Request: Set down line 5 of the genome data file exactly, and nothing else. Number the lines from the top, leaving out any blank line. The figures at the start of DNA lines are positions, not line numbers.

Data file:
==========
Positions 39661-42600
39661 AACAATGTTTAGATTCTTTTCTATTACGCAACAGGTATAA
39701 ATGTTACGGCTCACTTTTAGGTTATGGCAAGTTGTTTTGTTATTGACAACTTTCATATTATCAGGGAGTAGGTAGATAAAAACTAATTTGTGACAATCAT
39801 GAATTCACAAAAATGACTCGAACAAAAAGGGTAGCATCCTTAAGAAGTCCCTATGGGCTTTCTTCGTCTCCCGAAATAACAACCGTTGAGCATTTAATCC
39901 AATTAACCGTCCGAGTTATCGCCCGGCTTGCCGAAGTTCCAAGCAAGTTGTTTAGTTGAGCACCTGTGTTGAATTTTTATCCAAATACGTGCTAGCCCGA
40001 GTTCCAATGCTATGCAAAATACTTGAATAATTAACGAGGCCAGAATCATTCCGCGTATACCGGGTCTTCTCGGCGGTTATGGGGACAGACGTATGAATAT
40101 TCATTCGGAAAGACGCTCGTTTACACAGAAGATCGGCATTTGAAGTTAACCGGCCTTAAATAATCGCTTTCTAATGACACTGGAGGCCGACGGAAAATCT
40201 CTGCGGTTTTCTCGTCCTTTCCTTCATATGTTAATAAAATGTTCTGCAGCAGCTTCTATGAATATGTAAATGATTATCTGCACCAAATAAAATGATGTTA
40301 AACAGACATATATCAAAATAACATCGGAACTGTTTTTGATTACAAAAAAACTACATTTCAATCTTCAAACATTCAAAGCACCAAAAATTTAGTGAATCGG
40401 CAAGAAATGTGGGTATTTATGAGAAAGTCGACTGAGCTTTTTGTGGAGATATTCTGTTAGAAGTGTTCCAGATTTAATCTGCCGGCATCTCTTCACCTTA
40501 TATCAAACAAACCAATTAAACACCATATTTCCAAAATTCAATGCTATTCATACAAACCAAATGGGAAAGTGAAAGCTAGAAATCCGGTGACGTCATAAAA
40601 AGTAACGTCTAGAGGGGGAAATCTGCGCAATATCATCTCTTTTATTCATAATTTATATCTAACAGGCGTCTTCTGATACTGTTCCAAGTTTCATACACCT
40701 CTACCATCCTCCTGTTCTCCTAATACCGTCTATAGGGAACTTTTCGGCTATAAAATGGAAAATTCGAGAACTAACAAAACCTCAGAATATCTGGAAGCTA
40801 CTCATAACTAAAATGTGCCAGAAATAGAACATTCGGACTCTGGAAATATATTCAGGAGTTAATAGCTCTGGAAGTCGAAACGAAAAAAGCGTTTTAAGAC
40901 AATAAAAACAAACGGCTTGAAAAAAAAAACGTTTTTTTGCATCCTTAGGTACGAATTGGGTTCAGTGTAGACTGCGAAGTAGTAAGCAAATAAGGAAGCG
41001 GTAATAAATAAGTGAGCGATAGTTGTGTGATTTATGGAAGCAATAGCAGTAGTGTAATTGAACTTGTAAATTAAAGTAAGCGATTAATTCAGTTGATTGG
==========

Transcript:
39901 AATTAACCGTCCGAGTTATCGCCCGGCTTGCCGAAGTTCCAAGCAAGTTGTTTAGTTGAGCACCTGTGTTGAATTTTTATCCAAATACGTGCTAGCCCGA